If the stain remains after air drying, you should treat the stain again or try an alternate method/product from the list above. Don’t machine-dry your item because the heat could set the stain. “It’s not impossible to get a stain out of something if you’ve run it through the dryer, but it will be a lot harder,” Richardson says.
How to Get Dried Blood Out of Sheets
While it’s always best to attempt to remove a stain as quickly as possible, you can still remove dried blood from your sheets with the same steps as above. But there’s an important first step, Richardson says. Just make sure the affected spot is moist before washing it. “Make the blood spot wet with some water, and then treat it like normal,” Richardson says.
If the stain is particularly stubborn, follow the same steps an additional time.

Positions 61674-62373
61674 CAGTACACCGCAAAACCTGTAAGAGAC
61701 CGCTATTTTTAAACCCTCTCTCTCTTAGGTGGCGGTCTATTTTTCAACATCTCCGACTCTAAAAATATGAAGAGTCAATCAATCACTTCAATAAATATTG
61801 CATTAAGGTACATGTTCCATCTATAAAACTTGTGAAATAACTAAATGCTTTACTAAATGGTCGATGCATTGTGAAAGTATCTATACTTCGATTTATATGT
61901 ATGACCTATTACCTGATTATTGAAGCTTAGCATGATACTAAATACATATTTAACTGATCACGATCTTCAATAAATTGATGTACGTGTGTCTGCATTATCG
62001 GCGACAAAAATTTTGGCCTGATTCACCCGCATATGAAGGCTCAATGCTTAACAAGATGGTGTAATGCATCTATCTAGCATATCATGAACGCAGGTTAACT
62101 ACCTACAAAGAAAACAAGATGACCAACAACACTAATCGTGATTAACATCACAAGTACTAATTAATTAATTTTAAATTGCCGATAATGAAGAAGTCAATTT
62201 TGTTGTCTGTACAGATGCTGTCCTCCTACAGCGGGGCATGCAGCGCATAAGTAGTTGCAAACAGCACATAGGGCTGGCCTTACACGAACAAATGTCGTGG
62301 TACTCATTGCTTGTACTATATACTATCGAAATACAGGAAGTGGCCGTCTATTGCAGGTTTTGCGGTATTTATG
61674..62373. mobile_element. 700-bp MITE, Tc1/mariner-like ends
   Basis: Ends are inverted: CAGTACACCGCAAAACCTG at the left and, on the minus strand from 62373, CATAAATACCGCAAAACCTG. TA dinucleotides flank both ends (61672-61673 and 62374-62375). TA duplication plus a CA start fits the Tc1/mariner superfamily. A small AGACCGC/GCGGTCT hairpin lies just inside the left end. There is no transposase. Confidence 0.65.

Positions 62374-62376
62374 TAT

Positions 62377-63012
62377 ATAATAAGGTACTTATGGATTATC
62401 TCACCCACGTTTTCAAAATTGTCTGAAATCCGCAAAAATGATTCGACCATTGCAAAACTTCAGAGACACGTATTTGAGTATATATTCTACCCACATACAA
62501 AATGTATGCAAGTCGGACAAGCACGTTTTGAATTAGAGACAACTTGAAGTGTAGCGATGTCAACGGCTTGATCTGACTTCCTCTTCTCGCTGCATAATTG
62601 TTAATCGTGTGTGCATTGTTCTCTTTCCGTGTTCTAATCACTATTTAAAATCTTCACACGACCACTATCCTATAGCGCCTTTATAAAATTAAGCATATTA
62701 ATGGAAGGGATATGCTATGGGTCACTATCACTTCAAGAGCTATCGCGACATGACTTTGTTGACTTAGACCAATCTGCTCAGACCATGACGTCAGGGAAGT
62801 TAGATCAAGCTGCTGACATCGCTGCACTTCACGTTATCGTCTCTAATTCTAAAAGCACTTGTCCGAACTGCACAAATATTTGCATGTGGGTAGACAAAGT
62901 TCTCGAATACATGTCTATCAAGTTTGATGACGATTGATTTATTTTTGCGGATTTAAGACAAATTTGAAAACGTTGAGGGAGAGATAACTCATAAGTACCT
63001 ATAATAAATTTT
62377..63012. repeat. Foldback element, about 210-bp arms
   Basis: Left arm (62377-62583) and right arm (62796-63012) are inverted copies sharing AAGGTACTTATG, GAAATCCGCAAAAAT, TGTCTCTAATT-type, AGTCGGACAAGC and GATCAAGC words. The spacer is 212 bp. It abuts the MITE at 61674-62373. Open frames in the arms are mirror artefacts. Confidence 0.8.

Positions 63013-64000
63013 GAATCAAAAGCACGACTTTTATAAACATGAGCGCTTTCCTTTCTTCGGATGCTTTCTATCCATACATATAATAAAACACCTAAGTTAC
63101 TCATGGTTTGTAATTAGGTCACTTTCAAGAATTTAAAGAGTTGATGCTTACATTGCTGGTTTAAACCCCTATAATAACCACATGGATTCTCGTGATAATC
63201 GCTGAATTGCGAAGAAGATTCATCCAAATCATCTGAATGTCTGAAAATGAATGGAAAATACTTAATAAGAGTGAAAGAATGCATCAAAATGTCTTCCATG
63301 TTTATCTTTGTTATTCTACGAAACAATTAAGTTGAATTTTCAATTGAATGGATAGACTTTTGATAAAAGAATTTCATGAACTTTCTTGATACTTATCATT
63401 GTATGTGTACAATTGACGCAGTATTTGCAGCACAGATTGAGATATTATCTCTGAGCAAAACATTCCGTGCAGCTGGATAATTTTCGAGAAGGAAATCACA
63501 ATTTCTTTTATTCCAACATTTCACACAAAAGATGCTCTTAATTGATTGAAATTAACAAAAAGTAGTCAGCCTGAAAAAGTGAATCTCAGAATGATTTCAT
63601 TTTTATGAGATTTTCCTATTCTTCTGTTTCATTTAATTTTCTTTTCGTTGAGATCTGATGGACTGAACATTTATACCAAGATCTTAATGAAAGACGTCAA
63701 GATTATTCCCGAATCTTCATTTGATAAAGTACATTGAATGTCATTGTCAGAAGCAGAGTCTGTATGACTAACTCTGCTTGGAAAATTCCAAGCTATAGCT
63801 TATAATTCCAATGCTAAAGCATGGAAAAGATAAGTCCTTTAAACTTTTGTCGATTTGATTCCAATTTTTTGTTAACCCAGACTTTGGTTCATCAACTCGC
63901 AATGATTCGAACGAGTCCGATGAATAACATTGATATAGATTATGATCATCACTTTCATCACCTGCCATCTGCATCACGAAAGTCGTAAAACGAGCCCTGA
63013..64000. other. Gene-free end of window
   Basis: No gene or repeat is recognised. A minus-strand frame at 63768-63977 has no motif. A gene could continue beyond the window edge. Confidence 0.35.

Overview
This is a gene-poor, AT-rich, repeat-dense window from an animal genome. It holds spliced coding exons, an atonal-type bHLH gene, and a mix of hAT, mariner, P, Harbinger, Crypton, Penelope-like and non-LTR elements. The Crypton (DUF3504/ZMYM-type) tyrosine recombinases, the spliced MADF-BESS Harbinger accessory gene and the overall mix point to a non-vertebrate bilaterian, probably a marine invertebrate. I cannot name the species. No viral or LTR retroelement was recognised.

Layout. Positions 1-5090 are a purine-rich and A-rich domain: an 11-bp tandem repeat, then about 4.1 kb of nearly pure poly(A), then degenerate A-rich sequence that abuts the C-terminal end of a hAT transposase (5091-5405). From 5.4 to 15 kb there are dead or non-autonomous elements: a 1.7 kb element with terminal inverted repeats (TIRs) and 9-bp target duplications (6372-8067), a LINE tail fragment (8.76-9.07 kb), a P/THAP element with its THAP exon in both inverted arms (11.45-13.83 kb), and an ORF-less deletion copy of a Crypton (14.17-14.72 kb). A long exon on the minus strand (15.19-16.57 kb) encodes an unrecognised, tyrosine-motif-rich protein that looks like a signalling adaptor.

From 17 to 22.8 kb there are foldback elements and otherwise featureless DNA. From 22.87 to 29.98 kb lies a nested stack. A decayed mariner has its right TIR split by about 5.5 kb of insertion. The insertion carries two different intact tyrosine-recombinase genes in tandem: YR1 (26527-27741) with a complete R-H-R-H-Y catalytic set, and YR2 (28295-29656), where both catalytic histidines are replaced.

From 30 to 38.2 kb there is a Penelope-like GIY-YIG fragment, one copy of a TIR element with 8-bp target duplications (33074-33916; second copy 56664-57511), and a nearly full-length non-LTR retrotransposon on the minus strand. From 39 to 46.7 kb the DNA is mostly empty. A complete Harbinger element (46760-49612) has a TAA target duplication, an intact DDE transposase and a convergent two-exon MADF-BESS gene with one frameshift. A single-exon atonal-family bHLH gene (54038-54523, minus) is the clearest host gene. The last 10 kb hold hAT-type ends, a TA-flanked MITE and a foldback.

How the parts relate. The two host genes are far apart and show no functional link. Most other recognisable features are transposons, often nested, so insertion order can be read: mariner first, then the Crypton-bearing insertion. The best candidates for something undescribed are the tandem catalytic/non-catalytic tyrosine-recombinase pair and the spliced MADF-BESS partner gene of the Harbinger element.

Does saliva remove blood stains?
Technically, yes: Saliva contains enzymes, so it can break down proteins, including a blood stain. But saliva isn’t a practical way to get blood stains out of fabric. “If it’s a tiny spot, saliva will work,” Richardson says. “But if the stain is big, you won’t be able to produce enough saliva to make it work.”
Does baking soda remove blood stains?
It may be an effective cleaner on hard surfaces, but Richardson says baking soda doesn’t remove blood.
Does salt water remove blood stains?
Avoid using salt water on blood or on any stain. According to Richardson, salt can actually have the opposite effect by setting the stain.
Does vinegar remove blood stains?
Another no, Richardson says—vinegar isn’t a reliable way to remove blood stains. If you want to use a non-commercial solution, opt for hydrogen peroxide instead.